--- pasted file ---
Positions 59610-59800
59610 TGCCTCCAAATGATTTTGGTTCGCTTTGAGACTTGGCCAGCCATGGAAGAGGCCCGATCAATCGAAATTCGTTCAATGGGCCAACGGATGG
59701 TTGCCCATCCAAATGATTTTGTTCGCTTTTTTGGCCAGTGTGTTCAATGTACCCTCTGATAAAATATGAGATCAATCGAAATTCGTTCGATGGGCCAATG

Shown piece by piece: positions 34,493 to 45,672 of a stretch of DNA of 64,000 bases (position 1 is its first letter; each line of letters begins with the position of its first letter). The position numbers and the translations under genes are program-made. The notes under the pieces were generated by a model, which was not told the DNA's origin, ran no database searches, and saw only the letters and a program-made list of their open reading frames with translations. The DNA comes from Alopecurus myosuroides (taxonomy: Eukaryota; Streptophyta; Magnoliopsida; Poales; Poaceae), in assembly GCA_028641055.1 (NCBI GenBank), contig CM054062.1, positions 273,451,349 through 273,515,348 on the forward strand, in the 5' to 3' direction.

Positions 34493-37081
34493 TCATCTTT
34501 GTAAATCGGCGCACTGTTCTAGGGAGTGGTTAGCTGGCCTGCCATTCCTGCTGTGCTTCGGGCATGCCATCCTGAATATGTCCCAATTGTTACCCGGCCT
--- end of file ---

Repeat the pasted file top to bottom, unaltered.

Positions 59610-59800
59610 TGCCTCCAAATGATTTTGGTTCGCTTTGAGACTTGGCCAGCCATGGAAGAGGCCCGATCAATCGAAATTCGTTCAATGGGCCAACGGATGG
59701 TTGCCCATCCAAATGATTTTGTTCGCTTTTTTGGCCAGTGTGTTCAATGTACCCTCTGATAAAATATGAGATCAATCGAAATTCGTTCGATGGGCCAATG

Shown piece by piece: positions 34,493 to 45,672 of a stretch of DNA of 64,000 bases (position 1 is its first letter; each line of letters begins with the position of its first letter). The position numbers and the translations under genes are program-made. The notes under the pieces were generated by a model, which was not told the DNA's origin, ran no database searches, and saw only the letters and a program-made list of their open reading frames with translations. The DNA comes from Alopecurus myosuroides (taxonomy: Eukaryota; Streptophyta; Magnoliopsida; Poales; Poaceae), in assembly GCA_028641055.1 (NCBI GenBank), contig CM054062.1, positions 273,451,349 through 273,515,348 on the forward strand, in the 5' to 3' direction.

Positions 34493-37081
34493 TCATCTTT
34501 GTAAATCGGCGCACTGTTCTAGGGAGTGGTTAGCTGGCCTGCCATTCCTGCTGTGCTTCGGGCATGCCATCCTGAATATGTCCCAATTGTTACCCGGCCT